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Rockie Lynne Interview - Part 1

May 2007

By

Rockie Lynne

Rockie Lynne

Laurie Petricka

AboutCountry's Laurie Petricka spoke with Rockie Lynne prior to his show at Renegades, in Burnsville, MN on May 26, 2007. Here is a transcript of the interview.

Laurie: First of all, let's talk about your music. You said at the end of your CD that you write about life and that you are just an ordinary person living through the same things that everyone else does and yet you come up with some extraordinary songs like "Do We Still," and "More." What types of thoughts or memories prompted you to write those songs?

Rockie: Well those particular songs are real life experiences. I think if you look at a Norman Rockwell painting in some was the subject of the painting is not extra ordinary, but the painting itself is extraordinary. He encapsulates every day life, like guys sitting at a table under a tree and somehow makes it magic. I don't profess any way to do that but that's what I write about. If anything I've lived and extremely ordinary life. But it's been a life that I've had to struggle with. I've had struggles, the same struggles that everybody has. That's what I meant by that, like "Do We Still." The line in that song that is hard for me to sing every time is "how long can this house, two cars, and one little girl stand in our way." That little girl is 14 years old now and she's going to Scotland on a mission's trip for her church and I was lucky enough to help pay for that and get her going for that trip and I love her like crazy. You know, and I love her mom, and her mom loves me but we probably shouldn't have been married, but we should because we had this amazing child. We are still really great friends and she's a great lady, and I would hope she would say that I'm a good dad and a good father if you talked to her. I feel sure that she would, and we have this child to rise, but that a tough situation, but it's a real life situation.

Often times I don't think people are brave enough to write about that and they don't want to put themselves out there that much, but I did because I didn't think that anybody would ever hear it. I wasn't writing it for someone else to hear. I was writing it for me, because I hurt. It hurt and it was like "how long can we keep holding on to something that's already gone, life's too short to love like this, to tired to try, to scared to quit," and that's exactly what we were living. When I debuted that song on the Grand Ole Opry, she and my daughter sat on stage and they were at the Opry with me. The thing I would like people to come away with when our shows when we do it, is that it's not a sad story, it's just a story. It was the way it was, kind of uncolored and it's just a picture of the way it was and you make the best with that.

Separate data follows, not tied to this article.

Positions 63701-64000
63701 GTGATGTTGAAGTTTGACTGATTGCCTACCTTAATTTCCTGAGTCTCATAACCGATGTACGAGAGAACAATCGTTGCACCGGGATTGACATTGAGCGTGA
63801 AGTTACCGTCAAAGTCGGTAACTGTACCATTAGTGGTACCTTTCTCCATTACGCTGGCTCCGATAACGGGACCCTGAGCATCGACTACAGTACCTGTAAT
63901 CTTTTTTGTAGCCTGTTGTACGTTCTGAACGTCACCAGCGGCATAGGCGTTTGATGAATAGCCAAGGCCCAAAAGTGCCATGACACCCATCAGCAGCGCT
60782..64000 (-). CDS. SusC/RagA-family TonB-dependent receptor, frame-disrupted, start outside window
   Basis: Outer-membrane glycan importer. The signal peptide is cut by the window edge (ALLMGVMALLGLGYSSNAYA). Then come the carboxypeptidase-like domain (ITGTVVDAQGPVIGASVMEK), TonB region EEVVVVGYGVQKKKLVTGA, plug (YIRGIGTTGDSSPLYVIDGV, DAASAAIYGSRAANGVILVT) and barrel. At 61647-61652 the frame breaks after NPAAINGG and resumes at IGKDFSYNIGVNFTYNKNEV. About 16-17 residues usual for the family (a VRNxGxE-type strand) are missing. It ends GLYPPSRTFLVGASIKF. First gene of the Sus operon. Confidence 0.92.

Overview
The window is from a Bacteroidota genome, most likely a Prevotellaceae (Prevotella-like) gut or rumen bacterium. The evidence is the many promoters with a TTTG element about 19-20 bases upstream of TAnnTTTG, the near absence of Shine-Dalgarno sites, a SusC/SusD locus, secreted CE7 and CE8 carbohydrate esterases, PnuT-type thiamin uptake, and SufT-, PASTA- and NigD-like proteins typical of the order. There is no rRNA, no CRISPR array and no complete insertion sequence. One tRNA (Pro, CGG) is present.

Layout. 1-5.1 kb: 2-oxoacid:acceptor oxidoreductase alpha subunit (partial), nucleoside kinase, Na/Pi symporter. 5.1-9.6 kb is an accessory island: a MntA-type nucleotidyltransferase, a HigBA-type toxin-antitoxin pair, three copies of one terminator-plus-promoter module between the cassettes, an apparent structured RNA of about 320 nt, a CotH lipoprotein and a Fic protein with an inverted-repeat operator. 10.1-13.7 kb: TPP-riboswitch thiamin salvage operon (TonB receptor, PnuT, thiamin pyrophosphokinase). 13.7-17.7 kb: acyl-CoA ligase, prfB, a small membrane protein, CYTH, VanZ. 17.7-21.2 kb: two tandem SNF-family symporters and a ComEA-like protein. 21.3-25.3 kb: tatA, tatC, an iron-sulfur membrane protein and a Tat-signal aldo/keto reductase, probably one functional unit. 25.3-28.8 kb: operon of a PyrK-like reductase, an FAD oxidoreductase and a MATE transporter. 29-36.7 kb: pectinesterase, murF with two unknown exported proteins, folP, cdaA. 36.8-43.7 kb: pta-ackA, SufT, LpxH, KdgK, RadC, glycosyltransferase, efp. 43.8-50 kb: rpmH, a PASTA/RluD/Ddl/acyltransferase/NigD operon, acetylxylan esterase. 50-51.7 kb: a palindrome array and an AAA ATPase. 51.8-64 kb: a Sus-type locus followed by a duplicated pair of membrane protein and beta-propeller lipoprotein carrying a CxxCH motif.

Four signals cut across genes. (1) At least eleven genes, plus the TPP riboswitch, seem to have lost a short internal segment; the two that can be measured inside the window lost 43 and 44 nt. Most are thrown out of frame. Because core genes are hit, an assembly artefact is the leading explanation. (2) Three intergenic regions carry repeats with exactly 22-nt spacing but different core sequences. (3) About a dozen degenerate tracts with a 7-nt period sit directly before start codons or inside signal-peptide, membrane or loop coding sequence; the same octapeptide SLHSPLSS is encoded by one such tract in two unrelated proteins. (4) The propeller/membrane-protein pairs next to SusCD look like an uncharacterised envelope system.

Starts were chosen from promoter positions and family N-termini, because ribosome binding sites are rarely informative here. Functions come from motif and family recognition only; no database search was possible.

We are all very lucky to be living in this country and to have these opportunities that we have. I've been given an amazing opportunity, I've been given an unbelievable opportunity and I'm really grateful for that. I'm grateful for every chance I've been given. I lived in Nashville for many years and I worked as a guitar player for other people. After the Army, I lived in California for a several years and then I lived in Nashville for 10 years, and I was a guitar player for people that had record deals. Maybe I just got unlucky, or maybe I got lucky, but I worked with a lot of people who were ungrateful. Who had a lot given to them and they were ungrateful, and I think it made me realize that I was going to sing my own songs and be grateful for it regardless of what happens. Proof positive is we're singing here tonight. You know with all respect to this place I love and I came because I wanted to come here, not because I had to. Does that make sense? We are playing here because we want to play here, because we want to thank these people who have supported us forever. We don't necessarily have to get in a van and drive 13 hours to play at a club that we used to play 10 years ago; we do it because we want to. We really genuinely want to do this.

Laurie: You know, I don't think that is any thing you can fake, it comes out, it comes across and people can tell.

Rockie: When you get successful that it makes you more of what you already are. That's my opinion by watching this for 12 or 13 years, If you are genuinely are a kind person and you genuinely want to help people and you're a pretty good guy, then when you get some success behind you and you get a motive of opportunity to do more good, you will. You will use that for the greater good, and do better things, and you will give it your very best of everything. IF, you are genuinely kind of a jerk, and when you make it big, you become a great big jerk.

Laurie: I kind of agree with you there.

Laurie: Is there a song that you've been thinking about writing for a long time now but you haven't written yet?

Rockie: I think there are a bunch of those. I have all these notebooks full of half written songs and completed lyrics that don't have melodies, or there are melodies that don't have lyrics. I spend a lot of time writing those down and I have a lot of things that I'm trying to say that I haven't figured out to say it yet; do you know what I mean? So I have a good bit of those, unfortunately I do try to write every day so I do have a catalog so I have a lot of songs. I don't know how we are going to get those out so everybody can hear them. My manager keeps asking what are we going to do with all these songs. For me it's like a catharsis to write it out and just to get it out.

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